Catholic Theology of Revelation

Thomas

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Catholic theology of revelation is grappling in a new way with the classical problems: Is revelation a present event or a memory of the past? Is it given exclusively to the biblical peoples or generally to all men? Does it come through a structured community or immediately from God? Can it be expressed in definite formulas or only in myths and symbols?

These questions are not new, but there is a new realization that the alternatives should not be presented as a simple either/or. Many would hold that revelation is an event today precisely because it is a memory of the past, and even more, perhaps, a hope for the future; that it is available to all men just because it is given in Christ alone; that it comes immediately from God insofar as it becomes actual in the church of God; that the dogmas are valid because they can be interpreted within a context of myth and symbol. By overcoming its own internal dilemmas, Catholic theology of revelation may be expected to assist in healing the divisions among Christians – divisions often brought about by a narrow and possessive understanding of a mystery too rich for comprehension and of a love which cannot be known except as that which surpasses knowledge (cf. Eph. 3: 19).

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REVELATION
Karl Rahner SJ, a theological heavyweight, argued that man as a spiritual being is essentially open to the possibility of a divine revelation, and that such a revelation, if it occurs, must come to him in the form of a divine “word” given within history. He focuses on the two-fold character of revelation as an ineffable experience of God and as a determinate message, and distinguishes between a transcendent, non-thematic aspect, consisting of the elevation of man’s intellectual horizons by an interior enlightenment, and a predicamental, thematic aspect, having a definite content which can be expressed in words and other objective signs.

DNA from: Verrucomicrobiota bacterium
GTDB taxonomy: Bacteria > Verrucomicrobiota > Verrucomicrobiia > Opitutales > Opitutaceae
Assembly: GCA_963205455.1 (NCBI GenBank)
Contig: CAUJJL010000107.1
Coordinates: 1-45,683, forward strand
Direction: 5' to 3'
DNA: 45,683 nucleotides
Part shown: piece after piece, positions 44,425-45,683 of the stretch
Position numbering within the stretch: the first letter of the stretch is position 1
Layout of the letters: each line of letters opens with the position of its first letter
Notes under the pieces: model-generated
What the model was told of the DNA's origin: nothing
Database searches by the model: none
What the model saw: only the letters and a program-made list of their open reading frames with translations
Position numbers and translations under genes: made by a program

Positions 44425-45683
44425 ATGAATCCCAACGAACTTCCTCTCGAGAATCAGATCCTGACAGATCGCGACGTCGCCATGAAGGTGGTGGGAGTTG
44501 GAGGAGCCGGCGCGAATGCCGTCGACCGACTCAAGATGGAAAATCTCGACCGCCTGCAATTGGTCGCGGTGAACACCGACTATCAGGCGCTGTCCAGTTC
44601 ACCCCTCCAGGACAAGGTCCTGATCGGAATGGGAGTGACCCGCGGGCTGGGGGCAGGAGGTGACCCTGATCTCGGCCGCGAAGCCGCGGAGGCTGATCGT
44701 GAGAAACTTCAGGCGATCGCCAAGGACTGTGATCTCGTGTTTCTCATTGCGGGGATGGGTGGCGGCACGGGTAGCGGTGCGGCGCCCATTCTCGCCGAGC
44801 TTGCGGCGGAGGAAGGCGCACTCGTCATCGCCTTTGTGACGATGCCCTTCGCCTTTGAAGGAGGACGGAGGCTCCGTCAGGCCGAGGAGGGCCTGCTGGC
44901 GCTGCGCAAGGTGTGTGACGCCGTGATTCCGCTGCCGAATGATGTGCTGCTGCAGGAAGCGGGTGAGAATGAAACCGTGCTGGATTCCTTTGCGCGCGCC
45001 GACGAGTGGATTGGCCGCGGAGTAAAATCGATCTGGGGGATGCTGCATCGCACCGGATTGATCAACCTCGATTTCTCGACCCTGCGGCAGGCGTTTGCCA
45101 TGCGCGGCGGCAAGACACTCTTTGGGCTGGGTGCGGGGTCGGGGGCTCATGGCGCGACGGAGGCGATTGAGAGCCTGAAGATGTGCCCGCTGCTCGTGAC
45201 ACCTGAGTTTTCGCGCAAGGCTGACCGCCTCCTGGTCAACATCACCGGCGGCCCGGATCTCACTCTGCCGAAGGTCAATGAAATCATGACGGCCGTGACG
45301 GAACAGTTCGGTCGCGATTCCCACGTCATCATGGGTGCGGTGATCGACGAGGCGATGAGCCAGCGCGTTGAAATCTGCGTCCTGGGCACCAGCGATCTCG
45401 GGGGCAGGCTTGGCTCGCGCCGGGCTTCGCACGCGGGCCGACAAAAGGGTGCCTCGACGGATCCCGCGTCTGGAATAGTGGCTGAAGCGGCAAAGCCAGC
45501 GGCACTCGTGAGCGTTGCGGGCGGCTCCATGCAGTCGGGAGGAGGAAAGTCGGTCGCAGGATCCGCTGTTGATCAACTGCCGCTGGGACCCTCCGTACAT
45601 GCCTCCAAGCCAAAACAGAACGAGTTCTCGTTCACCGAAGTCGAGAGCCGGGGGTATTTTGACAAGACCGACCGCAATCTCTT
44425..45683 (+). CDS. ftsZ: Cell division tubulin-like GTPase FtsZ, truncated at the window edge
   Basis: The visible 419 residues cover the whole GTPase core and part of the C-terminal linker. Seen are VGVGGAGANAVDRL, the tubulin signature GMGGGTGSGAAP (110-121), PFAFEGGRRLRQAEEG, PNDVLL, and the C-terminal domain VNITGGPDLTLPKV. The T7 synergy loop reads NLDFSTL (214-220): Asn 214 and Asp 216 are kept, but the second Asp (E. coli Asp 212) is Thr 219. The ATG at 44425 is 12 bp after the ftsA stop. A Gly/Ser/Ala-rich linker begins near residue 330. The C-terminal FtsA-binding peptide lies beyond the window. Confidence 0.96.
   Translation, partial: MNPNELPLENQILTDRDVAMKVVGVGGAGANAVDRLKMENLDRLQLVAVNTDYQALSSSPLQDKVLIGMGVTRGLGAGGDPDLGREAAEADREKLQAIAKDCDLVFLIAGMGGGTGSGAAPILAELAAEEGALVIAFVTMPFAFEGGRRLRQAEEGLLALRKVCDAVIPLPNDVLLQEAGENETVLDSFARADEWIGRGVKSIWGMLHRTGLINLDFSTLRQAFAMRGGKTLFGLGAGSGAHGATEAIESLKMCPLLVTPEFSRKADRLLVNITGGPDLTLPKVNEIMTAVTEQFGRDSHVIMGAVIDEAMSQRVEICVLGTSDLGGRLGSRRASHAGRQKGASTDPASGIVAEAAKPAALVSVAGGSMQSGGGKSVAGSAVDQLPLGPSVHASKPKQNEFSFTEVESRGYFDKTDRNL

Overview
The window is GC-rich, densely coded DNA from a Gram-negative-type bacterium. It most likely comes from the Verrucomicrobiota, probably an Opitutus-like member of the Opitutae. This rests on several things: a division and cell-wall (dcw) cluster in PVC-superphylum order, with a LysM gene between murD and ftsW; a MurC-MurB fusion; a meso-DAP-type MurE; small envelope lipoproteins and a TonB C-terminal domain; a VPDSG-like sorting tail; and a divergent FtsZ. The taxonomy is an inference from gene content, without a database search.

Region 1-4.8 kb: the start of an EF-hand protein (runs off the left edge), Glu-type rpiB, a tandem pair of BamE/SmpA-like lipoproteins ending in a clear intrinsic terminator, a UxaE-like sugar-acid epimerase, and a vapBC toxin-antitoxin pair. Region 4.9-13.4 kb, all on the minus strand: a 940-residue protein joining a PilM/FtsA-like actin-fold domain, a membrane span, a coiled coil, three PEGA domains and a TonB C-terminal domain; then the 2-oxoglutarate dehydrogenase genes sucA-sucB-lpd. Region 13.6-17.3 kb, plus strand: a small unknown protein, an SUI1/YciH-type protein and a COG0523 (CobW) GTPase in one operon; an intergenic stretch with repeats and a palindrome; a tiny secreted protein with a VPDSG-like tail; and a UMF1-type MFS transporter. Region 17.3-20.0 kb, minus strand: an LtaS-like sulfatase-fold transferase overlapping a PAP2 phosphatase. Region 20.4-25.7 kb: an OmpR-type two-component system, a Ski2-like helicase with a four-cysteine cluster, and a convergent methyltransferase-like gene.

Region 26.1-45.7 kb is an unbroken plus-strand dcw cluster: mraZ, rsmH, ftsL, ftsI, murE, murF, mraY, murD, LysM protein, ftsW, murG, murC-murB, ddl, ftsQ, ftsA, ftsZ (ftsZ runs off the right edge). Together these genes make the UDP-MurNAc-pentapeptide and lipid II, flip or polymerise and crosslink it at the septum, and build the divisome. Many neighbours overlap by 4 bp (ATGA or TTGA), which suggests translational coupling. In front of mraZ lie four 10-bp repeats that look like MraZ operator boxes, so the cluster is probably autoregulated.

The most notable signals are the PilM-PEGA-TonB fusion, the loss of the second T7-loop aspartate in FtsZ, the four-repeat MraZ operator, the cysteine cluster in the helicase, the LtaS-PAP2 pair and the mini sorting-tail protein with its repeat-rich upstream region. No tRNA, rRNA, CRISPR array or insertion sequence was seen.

Rahner stresses the necessity that the interior, gracious self-disclosure of God should be correctly translated (my emphasis) into human language in order that the revelation may work itself out in man's conscious life and become an effective principle of his concrete behaviour. Incorrect formulation of revelation threatens the reality of the salvific encounter itself.

He also argues that “unthematic” or “transcendental” revelation can express itself in the extra-biblical religions, which consequently play an effective role in the mediation of revelation and salvation for peoples who have not yet entered into a sufficient historical encounter with Christianity to recognize it as the definitive and universally valid self-manifestation of God.

INSPIRATION
Pierre Benoit OP (following Lagrange) set forth a theory of biblical inspiration solidly grounded in Thomistic psychology. Whereas Rahner approaches inspiration in the light of salvation history, Benoit treats of the psychodynamic faculty of the person.

Luis Alonso Schökel, SJ shows, on the basis of continental European linguistic philosophy and modern literary criticism, a view of the word as a medium through which God enters into communion with man, enables him to develop a flexible and nuanced doctrine of biblical inerrancy, or, as he might prefer to say, of biblical truth. The truth of Scripture, on his view, is not a simple matter of correspondence between statements and objective realities; it is primarily a presence of God imparting grace through his word.

THE WORD
Hans Urs von Balthasar calls upon the contemporary Christian to experience “the abyss of silence from which springs the Word of God” – which paradoxically unveils the Father who is silent in it. In several volumes of essays he ponders the mystery of how Christ, as God's Word, inundates us with his presence and lures us to follow him in his self-abnegation.